I’m learning a lot from my end-of-the-semester British Fantasy student presentations. I’ve written before about the violence in Peter and Wendy, and through one student’s engagement with the book, I now have an even better understanding of why there is so much slashing and killing.
Natalie Bellanton is an African American student who described the pressure on her to grow up and be a successful professional. While she wanted to read fantasy and watch anime, her mother insisted that she put away childish things and focus on STEM subjects. Only recently did Natalie finally decide to drop her chemistry major and focus on English, her real love.
Thus, she found herself identifying with the six-year-old Barrie when he found himself having to take care of his mother after his 14-year-old brother died. Barrie’s mother wanted him both to be his brother and see to her needs. We can see in that family drama the reasons for Barrie’s love/hate relationship with mothers.
In the novel, Natalie said, Barrie expresses his resentment at growing up through both Mr. Darling and Captain Hook. Mr. Darling is never comfortable at having to make adult decisions, such as budgeting for children:
For a week or two after Wendy came it was doubtful whether they would be able to keep her, as she was another mouth to feed. Mr. Darling was frightfully proud of her, but he was very honorable, and he sat on the edge of Mrs. Darling’s bed, holding her hand and calculating expenses, while she looked at him imploringly. She wanted to risk it, come what might, but that was not his way; his way was with a pencil and a piece of paper, and if she confused him with suggestions he had to begin at the beginning again.
‘Now don’t interrupt,’ he would beg of her. ‘I have one pound seventeen here, and two and six at the office; I can cut off my coffee at the office, say ten shillings, making two nine and six, with your eighteen and three makes three nine seven, with five naught naught in my cheque-book makes eight nine seven,—who is that moving?—eight nine seven, dot and carry seven—don’t speak, my own—and the pound you lent to that man who came to the door—quiet, child—dot and carry child—there, you’ve done it!—did I say nine nine seven? yes, I said nine nine seven; the question is, can we try it for a year on nine nine seven?’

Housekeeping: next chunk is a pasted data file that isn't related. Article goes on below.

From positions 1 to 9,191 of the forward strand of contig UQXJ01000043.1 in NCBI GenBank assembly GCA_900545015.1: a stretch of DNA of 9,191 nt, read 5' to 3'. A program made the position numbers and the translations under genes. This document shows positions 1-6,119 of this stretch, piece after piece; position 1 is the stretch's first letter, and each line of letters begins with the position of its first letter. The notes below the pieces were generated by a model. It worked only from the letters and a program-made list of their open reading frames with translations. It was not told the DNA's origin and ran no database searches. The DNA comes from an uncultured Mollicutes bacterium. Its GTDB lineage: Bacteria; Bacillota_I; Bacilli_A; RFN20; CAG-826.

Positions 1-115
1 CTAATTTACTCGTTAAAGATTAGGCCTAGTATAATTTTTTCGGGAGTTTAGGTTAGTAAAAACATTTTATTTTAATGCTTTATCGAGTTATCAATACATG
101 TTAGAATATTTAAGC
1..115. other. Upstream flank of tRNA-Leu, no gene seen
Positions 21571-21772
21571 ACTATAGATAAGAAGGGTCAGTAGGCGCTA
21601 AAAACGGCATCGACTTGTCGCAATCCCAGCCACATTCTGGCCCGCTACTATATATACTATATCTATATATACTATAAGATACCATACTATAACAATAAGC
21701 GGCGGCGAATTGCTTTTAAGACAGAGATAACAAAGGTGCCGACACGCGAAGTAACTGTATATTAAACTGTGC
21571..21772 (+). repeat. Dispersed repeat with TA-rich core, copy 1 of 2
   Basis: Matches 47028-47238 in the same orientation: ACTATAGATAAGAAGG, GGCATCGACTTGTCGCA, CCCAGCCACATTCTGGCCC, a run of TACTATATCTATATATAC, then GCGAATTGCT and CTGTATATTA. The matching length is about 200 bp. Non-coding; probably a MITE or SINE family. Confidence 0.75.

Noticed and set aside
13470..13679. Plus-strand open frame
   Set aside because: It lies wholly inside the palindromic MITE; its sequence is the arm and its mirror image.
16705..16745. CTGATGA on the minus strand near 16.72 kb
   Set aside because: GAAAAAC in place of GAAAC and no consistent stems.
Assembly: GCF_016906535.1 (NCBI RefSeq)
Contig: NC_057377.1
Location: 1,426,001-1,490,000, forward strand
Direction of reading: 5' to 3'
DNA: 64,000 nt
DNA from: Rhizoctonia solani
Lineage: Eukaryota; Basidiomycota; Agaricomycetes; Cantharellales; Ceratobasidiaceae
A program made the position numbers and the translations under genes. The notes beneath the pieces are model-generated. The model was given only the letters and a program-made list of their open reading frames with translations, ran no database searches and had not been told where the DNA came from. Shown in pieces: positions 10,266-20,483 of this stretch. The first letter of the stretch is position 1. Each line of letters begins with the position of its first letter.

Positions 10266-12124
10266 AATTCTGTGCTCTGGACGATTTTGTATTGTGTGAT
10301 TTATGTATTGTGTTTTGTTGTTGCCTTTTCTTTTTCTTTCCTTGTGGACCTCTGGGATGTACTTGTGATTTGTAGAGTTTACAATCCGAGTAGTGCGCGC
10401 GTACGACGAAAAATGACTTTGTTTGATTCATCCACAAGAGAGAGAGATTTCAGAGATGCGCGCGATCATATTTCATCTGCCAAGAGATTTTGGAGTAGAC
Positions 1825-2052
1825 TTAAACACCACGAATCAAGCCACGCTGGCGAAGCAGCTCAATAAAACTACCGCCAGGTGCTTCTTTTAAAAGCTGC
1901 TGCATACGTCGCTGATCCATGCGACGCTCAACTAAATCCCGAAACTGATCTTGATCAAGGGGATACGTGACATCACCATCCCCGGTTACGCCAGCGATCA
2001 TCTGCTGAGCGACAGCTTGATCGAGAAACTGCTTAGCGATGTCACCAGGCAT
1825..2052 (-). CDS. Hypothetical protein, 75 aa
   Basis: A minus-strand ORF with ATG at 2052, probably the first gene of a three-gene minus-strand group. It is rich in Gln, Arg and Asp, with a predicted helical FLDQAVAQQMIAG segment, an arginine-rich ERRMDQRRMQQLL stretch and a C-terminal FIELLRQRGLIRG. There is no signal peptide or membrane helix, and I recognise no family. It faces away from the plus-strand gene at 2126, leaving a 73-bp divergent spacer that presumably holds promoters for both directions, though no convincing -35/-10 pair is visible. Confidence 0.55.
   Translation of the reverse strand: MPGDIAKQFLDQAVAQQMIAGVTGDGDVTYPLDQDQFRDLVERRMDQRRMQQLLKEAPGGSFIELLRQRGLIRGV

‘Of course we can, George,’ she cried. But she was prejudiced in Wendy’s favour, and he was really the grander character of the two.
Barrie’s version of what it means to be an adult may seem comic but one can sense the resentment that underlies it. This particularly becomes clear in the scene where he resists taking his medicine. He is all too ready to regress to childhood.
For Hook, being an adult means ascribing to social expectation of “good form.” His fear of not living up to those expectations haunts his dreams and leads to his angry hook slashing:
But above all he retained the passion for good form.
Good form! However much he may have degenerated, he still knew that this is all that really matters.
From far within him he heard a creaking as of rusty portals, and through them came a stern tap-tap-tap, like hammering in the night when one cannot sleep. ‘Have you been good form to-day?’ was their eternal question.
And further on, right before he is eaten by the crocodile:
What sort of form was Hook himself showing? Misguided man though he was, we may be glad, without sympathizing with him, that in the end he was true to the traditions of his race. The other boys were flying around him now, flouting, scornful; and as he staggered about the deck striking up at them impotently, his mind was no longer with them; it was slouching in the playing fields of long ago, or being sent up for good, or watching the wall-game from a famous wall. And his shoes were right, and his waistcoat was right, and his tie was right, and his socks were right.
Hook envies Peter, who is the wish fulfillment of not having to grow up. Peter, because he doesn’t worry about social expectations, has instinctive good form.
The difference between Hook and Mr. Darling (who were played by the same actor in the theatrical version) is that Hook is never able to get in touch with his inner child whereas Mr. Darling, in the end, finds a way to do so. Notice the difference between his early pragmatism about children and the carefree way that he adopts the lost boys:
[He] said he would find space for them all in the drawing-room if they fitted in.
‘We’ll fit in, sir,’ they assured him.
‘Then follow the leader,’ he cried gaily. ‘Mind you, I am not sure that we have a drawing-room, but we pretend we have, and it’s all the same. Hoop la!’
He went off dancing through the house, and they all cried ‘Hoop la!’ and danced after him, searching for the drawing-room; and I forget whether they found it, but at any rate they found corners, and they all fitted in.
Barrie too found a way, as an adult, to reconnect with his childhood through his friendship with the Llewelyn Davies boys, the youngest of whom became the inspiration for Peter.
Fantasy, Natalie concluded, provides us a healthy refuge from the pressures of the adult world. Through it we can vent our frustrations at having to grow up.